Accelerating Innovation: Thailand’s Journey with Regulatory Sandboxes

In this article, Anont Tanaset, Policy Specialist at the Office of the National Higher Education Science Research and Innovation Policy Council (NXPO), guides us through Thailand’s journey with regulatory sandboxes and their pivotal role in driving sustainable growth and competitiveness in the digital age. This copy is also available in Thai, click here to read.

By Anont Tanaset, Policy Specialist, Office of National Higher Education Science Research and Innovation Policy Council (NXPO)

 

Overview of Regulatory Sandboxes in ThailandThailand emerged as one of the first ASEAN nations to embrace sandbox frameworks as a regulatory tool. In December 2016, approximately a year after the United Kingdom’s Financial Conduct Authority (FCA) introduced its regulatory sandbox, the Bank of Thailand (BOT) unveiled its own FinTech Sandbox guidelines, signaling the nation’s foray into this innovative regulatory approach. Among the pioneering technologies tried within this sandbox were QR code payments, biometric verification, blockchains, and distributed ledgers. Notably, in the realm of QR code payments, BOT collaborated with eight major banks to establish and test the ‘Thai QR Code Payment Standard,’ which subsequently became the national standard adopted by all Thai banks. This initiative yielded significant impacts, as evidenced by a report from the Thailand FinTech Association indicating a five-fold increase in digital payments in Thailand from 2017 to 2021, with an average of 312 transactions per person per year and over seven million QR code payment points established nationwide.

Following BOT’s lead, the Securities and Exchange Commission (SEC) and the Office of Insurance Commission (OIC) swiftly established their own sandboxes in mid-2017, namely the Securities Trading Center Regulatory Sandbox and the Insurance Regulatory Sandbox, respectively. These first-generation sandboxes were notably sector-focused, a logical approach considering the dynamic and high-impact nature of the finance and investment sectors. They also embodied an adaptive sandbox model, signifying the regulators’ willingness to amend existing regulations based on the successes demonstrated within the sandbox environment.

In subsequent years, an increasing number of regulators expressed interest in establishing their own sandboxes, primarily focusing on specific key technologies. Notable examples include the National Broadcasting and Telecommunications Commission (NBTC), which set up a sandbox to test 5G technologies in designated areas, and the Civil Aviation Authority of Thailand, which launched an unmanned aerial vehicle (UAV) testing sandbox. Furthermore, regulators are exploring the creation of more sector-based sandboxes, such as FoodTech Sandbox and HealthTech Sandbox, to address industry-specific technologies and innovations like functional food, alternative protein, and telemedicine. Additionally, the Ministry of Higher Education, Science, Research, and Innovation has established a multi-sectoral or central sandbox known as the “Innovation Sandbox,” aimed at supporting novel technologies or business models involving multiple regulatory domains. Pilot projects for this sandbox were considered, such as autonomous vehicles or robot delivery, involving several regulators responsible for road usage, radio frequency, consumer protection, insurance, and personal data protection. However, navigating this multi-regulator landscape poses challenges due to varying levels of readiness among regulatory bodies and the complexities associated with inter-agency coordination. Bureaucratic systems and lengthy decision-making processes, coupled with regulators’ lack of necessary infrastructure, resources, or expertise, are also factors that hinder the effectiveness of multi-sectoral sandboxes.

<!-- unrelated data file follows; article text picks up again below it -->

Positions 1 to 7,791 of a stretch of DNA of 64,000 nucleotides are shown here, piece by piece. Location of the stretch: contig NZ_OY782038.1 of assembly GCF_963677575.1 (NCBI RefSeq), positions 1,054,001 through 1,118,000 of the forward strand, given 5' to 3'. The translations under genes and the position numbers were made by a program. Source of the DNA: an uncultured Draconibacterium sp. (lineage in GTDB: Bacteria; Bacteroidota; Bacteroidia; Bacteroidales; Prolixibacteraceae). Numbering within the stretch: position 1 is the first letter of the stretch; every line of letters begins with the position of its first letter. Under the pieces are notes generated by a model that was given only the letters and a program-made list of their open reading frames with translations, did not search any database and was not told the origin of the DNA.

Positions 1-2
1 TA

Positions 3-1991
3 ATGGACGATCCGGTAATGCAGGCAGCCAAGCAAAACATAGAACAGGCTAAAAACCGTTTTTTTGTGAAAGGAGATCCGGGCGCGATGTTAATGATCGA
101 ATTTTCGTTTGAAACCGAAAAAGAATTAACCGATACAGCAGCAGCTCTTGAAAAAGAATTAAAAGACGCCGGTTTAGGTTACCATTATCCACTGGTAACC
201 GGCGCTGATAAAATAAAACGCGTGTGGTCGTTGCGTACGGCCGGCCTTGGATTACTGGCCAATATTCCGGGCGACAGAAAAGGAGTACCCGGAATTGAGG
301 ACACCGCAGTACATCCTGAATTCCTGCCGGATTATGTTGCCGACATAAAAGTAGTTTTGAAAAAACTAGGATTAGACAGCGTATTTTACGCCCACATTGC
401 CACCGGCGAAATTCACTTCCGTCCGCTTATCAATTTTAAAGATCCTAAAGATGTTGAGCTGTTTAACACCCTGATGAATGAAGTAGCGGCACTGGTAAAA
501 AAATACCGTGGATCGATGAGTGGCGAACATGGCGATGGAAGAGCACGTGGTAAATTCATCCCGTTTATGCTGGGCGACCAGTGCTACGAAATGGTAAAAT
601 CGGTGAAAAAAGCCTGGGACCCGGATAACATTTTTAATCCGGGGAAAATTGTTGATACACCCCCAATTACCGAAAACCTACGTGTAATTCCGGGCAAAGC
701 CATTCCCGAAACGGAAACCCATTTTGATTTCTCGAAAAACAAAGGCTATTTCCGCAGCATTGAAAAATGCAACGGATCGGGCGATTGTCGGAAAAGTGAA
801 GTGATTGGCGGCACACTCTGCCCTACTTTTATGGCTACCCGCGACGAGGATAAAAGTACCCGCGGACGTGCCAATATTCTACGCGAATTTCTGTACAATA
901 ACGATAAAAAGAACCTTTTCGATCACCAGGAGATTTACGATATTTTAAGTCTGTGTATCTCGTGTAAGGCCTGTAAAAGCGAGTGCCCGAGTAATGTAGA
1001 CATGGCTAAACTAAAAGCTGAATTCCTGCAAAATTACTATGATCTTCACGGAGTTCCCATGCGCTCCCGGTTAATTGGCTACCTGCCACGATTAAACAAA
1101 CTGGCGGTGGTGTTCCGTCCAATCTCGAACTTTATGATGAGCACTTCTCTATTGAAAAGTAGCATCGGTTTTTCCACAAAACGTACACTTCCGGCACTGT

Moving forward, several key insights and recommendations have emerged.


Empowering Potential Regulators to Establish Their Own SandboxesIt is crucial to ensure that every regulator comprehends the possibility and importance of establishing their own sandbox, contingent upon market demand. Occasionally, regulators hesitate to do so due to existing laws that do not grant them the requisite authority or concerns about potential repercussions. Addressing this challenge requires a top-down approach, with the prime minister or cabinet declaring a policy that actively encourages regulatory sandbox initiatives.

However, it is essential to note that not all regulators are obligated to establish sandboxes, given the associated costs in terms of time and personnel. There are instances where a sandbox may not be necessary if the technology in question and its impact are extensively studied, or if there are established regulations or solutions in other countries that can be safely adopted. Additionally, interested regulators should learn from their counterparts who have already established sandboxes, or engage in capacity-building programs to equip themselves with the necessary skills and expertise for successful implementation.


Ensuring Fair Treatment Between ParticipantsGiven that sandboxes typically operate on a small scale with a limited number of participants who stand to benefit from advantages such as accelerated time to market, transparency and fairness in the selection criteria and process are crucial. Ideally, each sandbox should be accessible to all qualified participants regardless of their size or background. Small and medium enterprises, as well as startups, could be prioritised or even provided with subsidies to ensure a level playing field compared to larger corporations.